Sunday, March 08, 2009

Mexico Nowadays a Danger to Travelers

I spent three summers studying in Mexico in the 1950's, when the country was safe enough for me to travel via Trailways bus to the Texas border of Laredo, waiting an hour in a messy bus station, relying on my American-taught Spanish to get me on the Monterrey-bound and later the Mexico City-bound buses. I never gave a thought of danger those summers. Now with trouble exploding in Mexico, I'm glad my students were introduced to the colorful, exciting, historical Mexico in their teen lives that today is difficult to capture as drugs endanger travelers.

I was to repeat that trip several more times for myself, then when I became a teacher of Spanish, knowing the ropes of getting around the country from one point to another, I planned trips for my students. I knew the customs, and I pushed those customs down the throats of my passengers, including the length of the skirts of the female students. The acceptable length in Mexico was below the knee, and we Americans were just beginning to raise the bar to above the knee. Also, no shorts. And no flirting. Now try to convince American girls they didn't flirt! I told them dating Mexican boys was NOT the object of our trip. Well, who listens to an old fogey of a school teacher? That's another story.

On one trip to Mexico City, I expressed to the boys and girls not to get caught with a shadow. There were guys who'd follow them around hoping to be included in meals, day trips, anything where the Mexican didn't have to pay. We weren't in the Capitol 24 hours before I saw a group of my guys with one Mexican youth their age insisting on taking them places "the teacher would never tell you about." He spoke English well and an invitation to go to the red light district of D. F. were enough to convince the students to follow this guy. By the next day I sat the students down and explained that when they least expected it, they would be paying this guy's meal ticket. They smiled, acted like they knew better than I, and proceeded to continue this "friendship."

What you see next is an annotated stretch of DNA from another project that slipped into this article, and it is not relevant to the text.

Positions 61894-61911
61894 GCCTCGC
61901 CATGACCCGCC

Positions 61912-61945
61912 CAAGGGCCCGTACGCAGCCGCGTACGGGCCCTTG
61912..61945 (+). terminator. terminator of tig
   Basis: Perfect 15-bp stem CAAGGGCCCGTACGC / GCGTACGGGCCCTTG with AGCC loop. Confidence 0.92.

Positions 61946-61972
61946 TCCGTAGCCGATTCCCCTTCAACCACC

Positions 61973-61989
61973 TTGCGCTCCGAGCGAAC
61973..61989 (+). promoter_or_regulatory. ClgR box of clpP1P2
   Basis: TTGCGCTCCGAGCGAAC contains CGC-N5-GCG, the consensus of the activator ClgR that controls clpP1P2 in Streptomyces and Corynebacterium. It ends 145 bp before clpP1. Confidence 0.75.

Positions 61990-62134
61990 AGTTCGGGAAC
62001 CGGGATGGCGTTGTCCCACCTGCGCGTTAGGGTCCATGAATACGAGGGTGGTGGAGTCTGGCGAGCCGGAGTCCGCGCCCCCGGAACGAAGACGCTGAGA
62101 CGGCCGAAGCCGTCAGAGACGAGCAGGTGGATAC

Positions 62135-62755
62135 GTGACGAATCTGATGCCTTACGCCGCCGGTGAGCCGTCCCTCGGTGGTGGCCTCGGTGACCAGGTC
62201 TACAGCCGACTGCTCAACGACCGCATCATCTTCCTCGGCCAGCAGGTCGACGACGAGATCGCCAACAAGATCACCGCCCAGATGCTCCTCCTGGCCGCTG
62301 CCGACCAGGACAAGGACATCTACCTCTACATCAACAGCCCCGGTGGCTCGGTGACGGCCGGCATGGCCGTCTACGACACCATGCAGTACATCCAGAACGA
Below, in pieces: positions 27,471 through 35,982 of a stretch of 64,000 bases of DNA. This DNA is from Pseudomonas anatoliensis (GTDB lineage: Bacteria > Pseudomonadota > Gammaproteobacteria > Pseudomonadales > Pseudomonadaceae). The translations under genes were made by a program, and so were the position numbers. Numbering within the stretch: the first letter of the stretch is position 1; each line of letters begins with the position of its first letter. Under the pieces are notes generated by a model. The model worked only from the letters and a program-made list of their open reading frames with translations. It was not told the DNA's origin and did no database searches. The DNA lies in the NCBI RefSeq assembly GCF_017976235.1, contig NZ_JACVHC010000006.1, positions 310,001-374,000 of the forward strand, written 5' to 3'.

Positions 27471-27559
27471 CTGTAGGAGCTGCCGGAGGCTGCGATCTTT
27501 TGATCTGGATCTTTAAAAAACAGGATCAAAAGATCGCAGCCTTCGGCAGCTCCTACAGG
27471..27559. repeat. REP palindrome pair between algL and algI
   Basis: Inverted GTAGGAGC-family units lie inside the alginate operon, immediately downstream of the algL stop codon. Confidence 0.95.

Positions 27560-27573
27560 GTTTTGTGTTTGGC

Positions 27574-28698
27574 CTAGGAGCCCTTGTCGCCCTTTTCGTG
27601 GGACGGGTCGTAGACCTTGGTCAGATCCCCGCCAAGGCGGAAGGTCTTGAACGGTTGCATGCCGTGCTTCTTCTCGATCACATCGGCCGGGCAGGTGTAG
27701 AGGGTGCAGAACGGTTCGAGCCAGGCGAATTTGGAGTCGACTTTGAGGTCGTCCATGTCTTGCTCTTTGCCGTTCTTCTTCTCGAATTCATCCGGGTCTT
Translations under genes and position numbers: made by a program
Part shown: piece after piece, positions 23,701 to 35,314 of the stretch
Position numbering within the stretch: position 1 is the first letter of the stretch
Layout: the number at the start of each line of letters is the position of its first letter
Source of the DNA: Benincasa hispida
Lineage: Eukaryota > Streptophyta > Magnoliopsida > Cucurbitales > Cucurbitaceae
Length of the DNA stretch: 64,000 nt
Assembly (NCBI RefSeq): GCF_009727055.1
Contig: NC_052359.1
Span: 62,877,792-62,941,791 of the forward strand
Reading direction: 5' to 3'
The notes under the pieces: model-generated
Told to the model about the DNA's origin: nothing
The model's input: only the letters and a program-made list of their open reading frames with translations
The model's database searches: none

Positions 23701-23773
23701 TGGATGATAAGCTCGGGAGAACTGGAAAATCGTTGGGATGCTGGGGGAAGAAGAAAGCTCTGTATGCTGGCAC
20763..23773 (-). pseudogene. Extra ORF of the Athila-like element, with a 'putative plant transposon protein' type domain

The seventh and last morning the male students rushed in anxious to sit with us and tell us their latest experience. I never was so relieved to hear the words "You were right, Mrs. N, he seemed never to have any money when we were ready to eat!" Then the Mexican came in, sat down with them, ordered his breakfast and ate his last meal with them. The boys remained cool, laughing with their visitor. The students got up, shook hands in farewell to their "friend" and left. I remained behind to witness the ending of this story. When the Mexican finished his breakfast, he started out the door only to be stopped and asked to pay his bill. He tried to explain that his "friends" had paid, but he got nowhere. The manager took him somewhere out of sight.

You can bet I had the best reputation for being strait-laced about behavior that helped my future Mexico excursions. My trips from the 1950's to 1990's were successful giving beautiful memories for the students. From the first trip of 8 students traveling in two cars driven by moms to the bus loads of 36-40, there was never a situation that couldn't be handled. However, I know some activities occurred without my knowing it (thank goodness!) and I'd love to hear from those students who are now in their mid-fifties in age tell me what they did those Mexican nights that I never knew about.

These photos are from my last two Yucatan trips where the students were few but delightful. By this time we were using air flights to allow for more time for sightseeing.

Thursday, March 05, 2009

We Have Wild Animals, Too

After reading several blogs from folks who live in the East, the authors write much about the animals they see in the woods. Our yard, our neighborhood, our small town are backed by woods and water--and the deer, rabbits, squirrels and probably a few other wild things roam around freely. There's a story that the neighborhood has a wildcat that wanders from one side of the area to the other. Few have seen it. It's not uncommon to come home late nights and find our car headlights startling four grown deer in the back yard. We talk next morning to neighbors who can swear to the number seen crossing the street early that morning.

Madison is gobbling up nature. Because our neighborhood borders the famed Natchez Trace Parkway, where woods are seen on both sides of the road, we can count on a continuous parade of large deer in the future.

There's always an inner thrill to arrive home and see these beautiful beasts visiting--and the thrill disapates when we see our outside plants are . . . no more.